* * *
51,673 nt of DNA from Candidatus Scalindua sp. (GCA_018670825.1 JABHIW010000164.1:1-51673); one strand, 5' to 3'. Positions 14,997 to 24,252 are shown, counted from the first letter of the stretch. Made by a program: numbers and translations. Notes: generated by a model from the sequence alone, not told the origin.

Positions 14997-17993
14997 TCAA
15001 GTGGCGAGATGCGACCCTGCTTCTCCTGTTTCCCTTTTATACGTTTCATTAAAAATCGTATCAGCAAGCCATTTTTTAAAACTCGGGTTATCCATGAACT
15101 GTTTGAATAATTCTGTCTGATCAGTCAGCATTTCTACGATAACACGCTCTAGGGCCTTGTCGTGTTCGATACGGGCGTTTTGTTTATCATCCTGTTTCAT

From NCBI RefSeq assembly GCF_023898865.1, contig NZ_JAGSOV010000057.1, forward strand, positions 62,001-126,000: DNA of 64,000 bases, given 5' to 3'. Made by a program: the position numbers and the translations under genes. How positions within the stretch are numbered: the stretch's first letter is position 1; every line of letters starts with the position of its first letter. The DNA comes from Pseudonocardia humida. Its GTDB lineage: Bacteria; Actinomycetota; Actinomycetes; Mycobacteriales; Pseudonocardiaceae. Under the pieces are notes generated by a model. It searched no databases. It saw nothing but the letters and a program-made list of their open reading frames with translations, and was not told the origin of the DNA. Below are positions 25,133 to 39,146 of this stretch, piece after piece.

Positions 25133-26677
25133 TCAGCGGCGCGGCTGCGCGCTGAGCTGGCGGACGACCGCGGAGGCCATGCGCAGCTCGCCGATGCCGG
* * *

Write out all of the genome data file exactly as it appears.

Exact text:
51,673 nt of DNA from Candidatus Scalindua sp. (GCA_018670825.1 JABHIW010000164.1:1-51673); one strand, 5' to 3'. Positions 14,997 to 24,252 are shown, counted from the first letter of the stretch. Made by a program: numbers and translations. Notes: generated by a model from the sequence alone, not told the origin.

Positions 14997-17993
14997 TCAA
15001 GTGGCGAGATGCGACCCTGCTTCTCCTGTTTCCCTTTTATACGTTTCATTAAAAATCGTATCAGCAAGCCATTTTTTAAAACTCGGGTTATCCATGAACT
15101 GTTTGAATAATTCTGTCTGATCAGTCAGCATTTCTACGATAACACGCTCTAGGGCCTTGTCGTGTTCGATACGGGCGTTTTGTTTATCATCCTGTTTCAT

From NCBI RefSeq assembly GCF_023898865.1, contig NZ_JAGSOV010000057.1, forward strand, positions 62,001-126,000: DNA of 64,000 bases, given 5' to 3'. Made by a program: the position numbers and the translations under genes. How positions within the stretch are numbered: the stretch's first letter is position 1; every line of letters starts with the position of its first letter. The DNA comes from Pseudonocardia humida. Its GTDB lineage: Bacteria; Actinomycetota; Actinomycetes; Mycobacteriales; Pseudonocardiaceae. Under the pieces are notes generated by a model. It searched no databases. It saw nothing but the letters and a program-made list of their open reading frames with translations, and was not told the origin of the DNA. Below are positions 25,133 to 39,146 of this stretch, piece after piece.

Positions 25133-26677
25133 TCAGCGGCGCGGCTGCGCGCTGAGCTGGCGGACGACCGCGGAGGCCATGCGCAGCTCGCCGATGCCGG